NAHB Economics analysis of the Survey of Construction (SOC) data shows that about 9% of new single-family homes started in 2019 were served by individual wells and almost 17% have private septic systems. These shares, however, vary widely across the nine Census divisions with the corresponding shares reaching 37% and 45% in New England – the highest occurrence rates in the nation.
The SOC classifies community or shared water supply/wells as public water rather than individual wells. Nationally, more than 9% of new single-family homes started in 2019 are served by individual wells, and most of new homes are served by public water systems, including community or shared water supply/wells.
In New England, where median lot size is three times as large as the national median, 37% of new single-family homes are built with individual wells. The reliance on private wells is also relatively common in the East North Central division where 25% of new single-family homes started in 2019 are built with individual wells. The Middle Atlantic division registers the third highest share of homes built with individual wells with the share of 16%. Four out of the nine divisions exceed the national average of 9%, including New England, East North Central, Middle Atlantic and South Atlantic.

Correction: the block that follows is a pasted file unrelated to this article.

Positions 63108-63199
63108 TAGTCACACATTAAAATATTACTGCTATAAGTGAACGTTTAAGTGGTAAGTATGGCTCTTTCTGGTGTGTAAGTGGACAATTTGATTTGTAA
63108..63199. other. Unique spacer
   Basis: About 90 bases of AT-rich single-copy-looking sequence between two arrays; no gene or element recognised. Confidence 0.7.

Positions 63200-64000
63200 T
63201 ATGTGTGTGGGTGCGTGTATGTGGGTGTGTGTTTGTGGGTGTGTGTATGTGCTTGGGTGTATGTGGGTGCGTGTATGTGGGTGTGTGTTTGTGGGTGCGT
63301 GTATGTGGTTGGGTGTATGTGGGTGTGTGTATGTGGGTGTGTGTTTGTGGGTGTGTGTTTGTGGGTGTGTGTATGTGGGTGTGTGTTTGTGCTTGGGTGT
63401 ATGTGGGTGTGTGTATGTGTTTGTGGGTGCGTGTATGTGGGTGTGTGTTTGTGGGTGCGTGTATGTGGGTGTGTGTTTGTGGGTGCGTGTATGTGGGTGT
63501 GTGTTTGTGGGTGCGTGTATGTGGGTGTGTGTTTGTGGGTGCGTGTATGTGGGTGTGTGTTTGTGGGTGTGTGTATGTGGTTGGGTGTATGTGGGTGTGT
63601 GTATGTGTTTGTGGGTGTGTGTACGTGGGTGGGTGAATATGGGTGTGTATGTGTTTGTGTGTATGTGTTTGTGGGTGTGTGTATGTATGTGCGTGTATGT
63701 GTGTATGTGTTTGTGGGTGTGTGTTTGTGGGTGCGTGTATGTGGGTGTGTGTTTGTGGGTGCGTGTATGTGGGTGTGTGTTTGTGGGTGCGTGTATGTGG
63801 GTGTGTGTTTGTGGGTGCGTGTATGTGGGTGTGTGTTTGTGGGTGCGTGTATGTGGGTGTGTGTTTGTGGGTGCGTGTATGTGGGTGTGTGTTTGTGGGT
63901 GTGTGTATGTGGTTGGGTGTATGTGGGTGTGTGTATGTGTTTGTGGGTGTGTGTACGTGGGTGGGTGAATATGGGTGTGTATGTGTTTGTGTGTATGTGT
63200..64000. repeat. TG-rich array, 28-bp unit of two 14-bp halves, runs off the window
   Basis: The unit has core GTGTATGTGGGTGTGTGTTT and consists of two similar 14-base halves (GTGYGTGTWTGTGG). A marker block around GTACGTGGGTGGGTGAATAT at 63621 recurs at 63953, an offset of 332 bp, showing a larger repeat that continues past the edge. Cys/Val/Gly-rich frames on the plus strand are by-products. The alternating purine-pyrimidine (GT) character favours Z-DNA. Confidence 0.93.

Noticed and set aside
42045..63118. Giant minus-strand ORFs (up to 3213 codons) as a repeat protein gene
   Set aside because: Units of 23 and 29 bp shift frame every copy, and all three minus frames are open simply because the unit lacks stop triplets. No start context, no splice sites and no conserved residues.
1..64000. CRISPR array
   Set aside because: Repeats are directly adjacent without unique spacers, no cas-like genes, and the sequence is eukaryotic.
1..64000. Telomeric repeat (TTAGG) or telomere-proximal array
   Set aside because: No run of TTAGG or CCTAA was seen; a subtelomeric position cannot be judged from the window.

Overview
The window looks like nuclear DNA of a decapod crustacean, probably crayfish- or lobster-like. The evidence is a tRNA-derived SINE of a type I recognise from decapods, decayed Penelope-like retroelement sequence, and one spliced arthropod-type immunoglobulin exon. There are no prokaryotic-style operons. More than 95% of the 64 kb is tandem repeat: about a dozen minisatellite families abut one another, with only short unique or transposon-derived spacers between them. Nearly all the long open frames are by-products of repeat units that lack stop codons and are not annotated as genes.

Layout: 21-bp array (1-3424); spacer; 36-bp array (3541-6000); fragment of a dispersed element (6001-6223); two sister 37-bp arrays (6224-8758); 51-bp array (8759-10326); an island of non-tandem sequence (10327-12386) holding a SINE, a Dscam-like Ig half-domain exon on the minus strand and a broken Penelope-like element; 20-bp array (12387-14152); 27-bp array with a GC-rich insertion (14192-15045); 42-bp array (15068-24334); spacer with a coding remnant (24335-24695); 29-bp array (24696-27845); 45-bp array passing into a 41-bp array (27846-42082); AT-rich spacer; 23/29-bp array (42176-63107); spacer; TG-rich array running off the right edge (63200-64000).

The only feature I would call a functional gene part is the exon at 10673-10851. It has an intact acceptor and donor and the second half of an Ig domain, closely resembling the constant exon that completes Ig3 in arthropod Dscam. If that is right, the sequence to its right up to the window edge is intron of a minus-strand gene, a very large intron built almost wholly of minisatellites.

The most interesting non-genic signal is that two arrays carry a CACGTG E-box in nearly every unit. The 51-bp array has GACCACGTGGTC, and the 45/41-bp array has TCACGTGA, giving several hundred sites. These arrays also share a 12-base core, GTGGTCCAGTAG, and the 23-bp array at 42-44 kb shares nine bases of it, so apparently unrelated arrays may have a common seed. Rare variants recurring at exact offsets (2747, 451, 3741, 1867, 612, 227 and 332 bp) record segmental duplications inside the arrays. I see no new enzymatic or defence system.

In contrast, individual wells are almost non-existent in the East South Central and West South Central divisions where their shares are under 1% and 2%, respectively.
Like public water/individual wells, sewage disposal systems were classified by public sewers (including community or shared sewage/septic systems) and individual septic systems. Most of new single-family homes (83%) are serviced by public sewers. Compared to new home started in 2018, the share of new home built with individual septic systems in 2019 increased from 15.7% to 16.7%. The incidence of individual septic systems among new single-family starts varies by division.
In New England, about 45% of new single-family homes started in 2019 have private septic systems. Individual septic systems are also relatively common in the East South Central division and the East North Central division, where 37% and 26% of homes started in 2019 have a private septic system, respectively. The shares of individual septic systems in the Middle Atlantic division (17%) and the South Atlantic division where it is 19% are close to the national average. The shares of individual septic systems are below the national average in the West North Central (13%), Pacific (11%), Mountain (10%) and West South Central (9%) divisions.
Compared to the previous year, the share of new single-family homes built in 2019 with individual septic systems increased in eight divisions, while the share decreased slightly in the Middle Atlantic division.—